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An Interview with Jason DiBianco of Linq 4 Javascript

| by Jonathan Allen Follow 578 Followers on Sep 30, 2014. Estimated reading time: 3 minutes |

There are a few attempts at building a LINQ implementations for JavaScript. Today we choose to present Linq 4 Javascript by Jason DiBianco because it is based on lazy evaluation, an important design concept for LINQ. The fact that it includes TypeScript bindings is also a nice touch.

InfoQ: At this point I don’t think anyone has doubts as to why LINQ would be useful for any language. So instead I would like to jump right into the implementation details. In .NET, they were able to base Linq to Objects on the IEnumerable<T> interface. JavaScript doesn’t have that concept, or really interfaces at all, so what did you use instead?

Jason DiBianco: The IEnumerable interface in .Net allows the developer to Iterate over something: a list, a set of files, a data stream, etc. LINQ 4 JavaScript was mainly developed to consume a list of T, thus using an array as a basis for all queries. Linq 4 JavaScript implements all of its methods using the prototype mechanism (extension methods) off of an Array to start any query. I.e.: _Array.Where(x => x.Id > 100).ToArray();

InfoQ: What were the biggest challenges you had porting LINQ to JavaScript?

Jason: Many of the top JavaScript LINQ implementations use eager evaluation to return the results. While eager evaluation will work and will for the most part not incur a performance hit, as you start to increase the number of records, properties, or chained expressions, your query performance will begin to degrade due to memory consumption.

Each time a command returns a separate array is materialized. That takes memory - which slows down execution time. In some scenarios only a small subset of that array will be used.

For example, consider the following query: _Array.Where(x => x.Id > 1000).Take(5);

By eagerly building the result set the first Where() statement would need to create an array with all the results. Suppose your _Array has 50,000 items. The Where() clause would first return a separate array with 40,000 elements.

The Take() method would then accept those 40,000 rows and return the first 5 rows. The materialization of the untouched rows is superfluous.

In Linq 4 JavaScript, building the iterator pattern to implement lazy evaluation was essential when porting the LINQ functionality. In the example above,

Linq 4 JavaScript would loop through the record set 1 at a time. When it got to a record where .Id > 1000, it would then progress to the Take() method and return it, and repeat until a count of five records was reached.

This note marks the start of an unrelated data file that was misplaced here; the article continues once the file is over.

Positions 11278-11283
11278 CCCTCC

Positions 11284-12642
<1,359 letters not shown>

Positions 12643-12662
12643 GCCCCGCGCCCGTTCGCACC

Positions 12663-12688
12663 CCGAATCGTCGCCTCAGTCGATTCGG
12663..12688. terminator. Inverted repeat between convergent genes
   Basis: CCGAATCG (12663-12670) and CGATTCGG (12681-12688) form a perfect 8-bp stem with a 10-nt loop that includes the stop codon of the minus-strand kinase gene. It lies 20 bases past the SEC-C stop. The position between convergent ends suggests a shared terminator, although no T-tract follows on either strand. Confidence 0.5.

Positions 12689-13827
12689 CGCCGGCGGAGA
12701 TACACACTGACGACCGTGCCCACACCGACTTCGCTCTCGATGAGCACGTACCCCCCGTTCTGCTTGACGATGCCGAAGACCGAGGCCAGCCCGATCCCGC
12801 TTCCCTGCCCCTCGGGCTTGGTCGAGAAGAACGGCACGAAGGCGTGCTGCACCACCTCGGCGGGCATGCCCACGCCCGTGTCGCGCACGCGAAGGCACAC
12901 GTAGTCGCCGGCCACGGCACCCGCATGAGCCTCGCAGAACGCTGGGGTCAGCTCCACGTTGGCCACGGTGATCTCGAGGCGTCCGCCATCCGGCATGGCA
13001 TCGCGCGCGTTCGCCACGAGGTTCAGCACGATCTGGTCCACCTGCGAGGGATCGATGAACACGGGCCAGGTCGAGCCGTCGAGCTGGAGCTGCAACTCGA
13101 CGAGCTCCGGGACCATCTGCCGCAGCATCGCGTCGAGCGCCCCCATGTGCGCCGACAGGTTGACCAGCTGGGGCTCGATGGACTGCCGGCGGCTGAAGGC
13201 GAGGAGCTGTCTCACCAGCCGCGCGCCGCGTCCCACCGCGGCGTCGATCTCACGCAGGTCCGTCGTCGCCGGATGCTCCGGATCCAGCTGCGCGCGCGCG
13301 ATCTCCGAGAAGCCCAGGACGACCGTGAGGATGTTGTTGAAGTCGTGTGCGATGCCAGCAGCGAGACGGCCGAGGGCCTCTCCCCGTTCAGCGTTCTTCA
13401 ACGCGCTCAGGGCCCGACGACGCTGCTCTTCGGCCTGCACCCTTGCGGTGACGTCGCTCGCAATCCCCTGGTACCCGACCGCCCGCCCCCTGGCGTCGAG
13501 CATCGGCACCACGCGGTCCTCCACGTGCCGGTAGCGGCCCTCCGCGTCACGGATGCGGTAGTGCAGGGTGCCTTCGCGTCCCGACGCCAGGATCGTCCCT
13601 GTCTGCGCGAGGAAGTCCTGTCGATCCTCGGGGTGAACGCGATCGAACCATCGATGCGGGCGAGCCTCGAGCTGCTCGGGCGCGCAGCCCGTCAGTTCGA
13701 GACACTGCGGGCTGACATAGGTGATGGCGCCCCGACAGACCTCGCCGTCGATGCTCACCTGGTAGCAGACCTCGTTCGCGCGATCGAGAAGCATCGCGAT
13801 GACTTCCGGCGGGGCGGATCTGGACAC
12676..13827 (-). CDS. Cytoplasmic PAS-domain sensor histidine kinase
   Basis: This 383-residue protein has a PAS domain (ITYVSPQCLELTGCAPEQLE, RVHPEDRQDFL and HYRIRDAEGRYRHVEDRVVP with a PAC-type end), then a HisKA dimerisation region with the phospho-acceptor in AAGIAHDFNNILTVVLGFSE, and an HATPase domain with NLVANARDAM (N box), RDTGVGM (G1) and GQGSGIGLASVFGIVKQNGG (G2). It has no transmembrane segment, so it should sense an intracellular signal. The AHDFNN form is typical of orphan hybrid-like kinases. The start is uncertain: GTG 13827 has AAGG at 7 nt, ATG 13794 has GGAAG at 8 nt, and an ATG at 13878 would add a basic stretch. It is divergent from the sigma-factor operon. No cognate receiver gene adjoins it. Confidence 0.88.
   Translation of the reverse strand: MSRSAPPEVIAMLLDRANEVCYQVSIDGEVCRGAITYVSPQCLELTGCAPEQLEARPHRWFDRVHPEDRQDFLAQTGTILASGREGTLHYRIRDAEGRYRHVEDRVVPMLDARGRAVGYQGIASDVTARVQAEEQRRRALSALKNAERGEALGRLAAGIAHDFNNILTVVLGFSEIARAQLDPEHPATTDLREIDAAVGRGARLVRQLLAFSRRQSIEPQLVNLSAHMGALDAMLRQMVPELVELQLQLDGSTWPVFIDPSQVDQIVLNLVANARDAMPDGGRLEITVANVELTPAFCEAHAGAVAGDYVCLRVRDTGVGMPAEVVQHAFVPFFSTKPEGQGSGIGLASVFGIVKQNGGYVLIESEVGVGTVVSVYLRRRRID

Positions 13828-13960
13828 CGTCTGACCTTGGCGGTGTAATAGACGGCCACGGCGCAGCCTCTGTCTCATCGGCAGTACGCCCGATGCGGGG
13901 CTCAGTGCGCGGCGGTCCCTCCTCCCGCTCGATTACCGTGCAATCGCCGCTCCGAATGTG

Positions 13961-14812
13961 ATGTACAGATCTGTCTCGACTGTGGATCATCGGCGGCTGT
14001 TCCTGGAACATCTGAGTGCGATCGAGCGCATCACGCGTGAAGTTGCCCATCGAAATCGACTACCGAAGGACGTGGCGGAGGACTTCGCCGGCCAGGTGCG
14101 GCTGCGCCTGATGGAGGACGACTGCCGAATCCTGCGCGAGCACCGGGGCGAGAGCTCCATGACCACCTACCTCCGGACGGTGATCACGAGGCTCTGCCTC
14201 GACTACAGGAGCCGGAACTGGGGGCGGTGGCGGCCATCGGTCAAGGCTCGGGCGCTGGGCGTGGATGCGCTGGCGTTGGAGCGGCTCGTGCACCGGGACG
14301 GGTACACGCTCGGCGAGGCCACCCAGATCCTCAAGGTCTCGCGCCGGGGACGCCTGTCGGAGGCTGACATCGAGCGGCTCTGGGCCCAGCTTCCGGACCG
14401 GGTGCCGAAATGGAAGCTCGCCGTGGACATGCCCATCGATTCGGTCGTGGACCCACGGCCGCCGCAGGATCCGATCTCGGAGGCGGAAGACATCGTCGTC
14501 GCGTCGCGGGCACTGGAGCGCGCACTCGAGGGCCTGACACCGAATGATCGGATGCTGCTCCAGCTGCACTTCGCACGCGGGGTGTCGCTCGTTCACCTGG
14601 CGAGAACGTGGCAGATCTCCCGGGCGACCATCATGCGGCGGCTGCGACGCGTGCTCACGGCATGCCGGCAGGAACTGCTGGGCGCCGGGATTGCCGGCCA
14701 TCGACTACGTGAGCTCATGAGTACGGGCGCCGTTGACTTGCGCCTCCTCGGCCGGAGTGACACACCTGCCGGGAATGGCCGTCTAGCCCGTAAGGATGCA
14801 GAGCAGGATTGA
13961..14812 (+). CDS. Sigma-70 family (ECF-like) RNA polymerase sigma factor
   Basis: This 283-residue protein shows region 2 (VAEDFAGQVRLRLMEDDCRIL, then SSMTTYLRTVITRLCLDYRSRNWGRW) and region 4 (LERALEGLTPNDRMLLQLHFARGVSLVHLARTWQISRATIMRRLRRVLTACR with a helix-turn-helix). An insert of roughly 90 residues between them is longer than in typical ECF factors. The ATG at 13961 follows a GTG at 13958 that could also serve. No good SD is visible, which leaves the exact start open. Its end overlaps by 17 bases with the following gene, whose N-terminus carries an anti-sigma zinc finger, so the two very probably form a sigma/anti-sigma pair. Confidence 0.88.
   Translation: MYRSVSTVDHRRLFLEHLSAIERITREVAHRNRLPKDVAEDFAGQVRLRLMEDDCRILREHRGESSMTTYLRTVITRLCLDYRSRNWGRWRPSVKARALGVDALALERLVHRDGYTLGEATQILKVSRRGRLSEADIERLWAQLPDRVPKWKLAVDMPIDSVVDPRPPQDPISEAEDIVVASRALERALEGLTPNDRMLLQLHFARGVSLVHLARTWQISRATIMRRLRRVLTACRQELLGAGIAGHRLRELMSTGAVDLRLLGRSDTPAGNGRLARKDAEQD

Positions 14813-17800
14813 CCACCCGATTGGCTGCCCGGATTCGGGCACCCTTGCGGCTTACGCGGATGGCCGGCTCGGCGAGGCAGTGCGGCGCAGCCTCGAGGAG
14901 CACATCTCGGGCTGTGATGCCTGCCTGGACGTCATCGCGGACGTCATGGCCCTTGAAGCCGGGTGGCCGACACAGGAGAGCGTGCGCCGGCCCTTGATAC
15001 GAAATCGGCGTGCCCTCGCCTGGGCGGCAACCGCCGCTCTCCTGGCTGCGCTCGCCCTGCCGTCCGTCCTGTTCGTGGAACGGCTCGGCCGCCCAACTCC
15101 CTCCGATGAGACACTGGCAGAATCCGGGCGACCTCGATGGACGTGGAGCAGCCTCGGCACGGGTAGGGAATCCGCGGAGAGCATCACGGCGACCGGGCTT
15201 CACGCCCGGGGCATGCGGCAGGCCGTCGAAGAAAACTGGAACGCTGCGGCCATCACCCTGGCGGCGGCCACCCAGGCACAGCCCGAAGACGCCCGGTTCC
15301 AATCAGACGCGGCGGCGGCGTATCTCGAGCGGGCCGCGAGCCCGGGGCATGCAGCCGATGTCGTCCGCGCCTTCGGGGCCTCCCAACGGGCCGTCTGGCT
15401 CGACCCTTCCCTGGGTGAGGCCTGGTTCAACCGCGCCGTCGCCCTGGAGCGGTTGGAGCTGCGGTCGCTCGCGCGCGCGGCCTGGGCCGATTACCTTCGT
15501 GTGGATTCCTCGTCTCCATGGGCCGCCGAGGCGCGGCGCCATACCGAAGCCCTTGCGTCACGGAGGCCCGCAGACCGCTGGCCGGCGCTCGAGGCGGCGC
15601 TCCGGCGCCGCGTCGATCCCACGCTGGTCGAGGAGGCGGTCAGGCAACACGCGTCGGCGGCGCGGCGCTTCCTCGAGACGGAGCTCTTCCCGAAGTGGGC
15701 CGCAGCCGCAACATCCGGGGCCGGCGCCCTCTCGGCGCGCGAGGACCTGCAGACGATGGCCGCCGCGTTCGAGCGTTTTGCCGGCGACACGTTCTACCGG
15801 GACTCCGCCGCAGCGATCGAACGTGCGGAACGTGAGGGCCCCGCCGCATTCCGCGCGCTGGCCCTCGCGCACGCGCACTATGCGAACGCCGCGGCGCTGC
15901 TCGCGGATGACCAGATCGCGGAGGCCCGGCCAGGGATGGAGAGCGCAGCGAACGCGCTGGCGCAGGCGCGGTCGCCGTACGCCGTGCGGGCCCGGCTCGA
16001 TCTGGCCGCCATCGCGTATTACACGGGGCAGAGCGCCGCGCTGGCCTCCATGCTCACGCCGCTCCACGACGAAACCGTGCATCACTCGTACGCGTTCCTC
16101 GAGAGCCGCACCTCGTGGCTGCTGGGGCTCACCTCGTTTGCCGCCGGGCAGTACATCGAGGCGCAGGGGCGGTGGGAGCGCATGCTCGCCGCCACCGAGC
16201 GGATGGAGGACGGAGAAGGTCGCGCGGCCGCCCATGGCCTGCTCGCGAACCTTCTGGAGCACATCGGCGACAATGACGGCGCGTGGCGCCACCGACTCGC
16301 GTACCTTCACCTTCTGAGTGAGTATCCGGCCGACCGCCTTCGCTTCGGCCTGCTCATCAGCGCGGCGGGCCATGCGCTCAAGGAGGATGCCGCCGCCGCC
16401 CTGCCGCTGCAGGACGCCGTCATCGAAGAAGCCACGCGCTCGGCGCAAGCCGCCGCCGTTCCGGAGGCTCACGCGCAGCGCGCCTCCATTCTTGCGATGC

No array is materialized when building the results and memory consumption remains negligible.

InfoQ: Did you implement Linq 4 Javascript from first principles or did you base it on an existing implementation for another language?

Jason: I did use first principles with a few adjustments. I always wrote the test cases as I was coding mainly to test the syntax. When I started the project, one of my main goals was to have a syntax that was identical to .NET's syntax. After writing a method, I always created the test case to ensure the syntax matched exactly what I was looking for.

InfoQ: Overall, what are your impressions of TypeScript? Would you choose it again for starting a new library or website?

Jason: I've used TypeScript for a few projects now and I am definitely on the bandwagon. All new projects that involve a JavaScript component will be built using TypeScript.

For no other reason, I would convert legacy js files to TypeScript just for the compiler time checking. The reason I adopted TypeScript instead of Coffee Script is primarily because TypeScript is JavaScript.

I can add as many or few types to variables as I please. In my experience, TypeScript increases productivity and produces cleaner code.

InfoQ: Do you intend to publish Linq 4 Javascript on NuGet or other package repositories?

Jason: Yes. I’ll be expanding the audience in the coming weeks.

InfoQ: I noticed that you settled on PascalCase method names, while others prefer camelCase. Do you have any thoughts or opinions on the current state of naming conventions in JavaScript?

Jason: Not really. I have no preference either way - so long as there’s consistency throughout and the variable name makes sense. Additionally, the original goal of LINQ 4 JavaScript was an application of LINQ to Objects for JavaScript, similar in name and syntax to the original C# implementation, so PascalCase seemed a natural fit.

Linq 4 Javascript is available on Codeplex under the MIT license.

To suggest other open source projects that should be highlighted on InfoQ, contact Jonathan Allen at jonathan@infoq.com.

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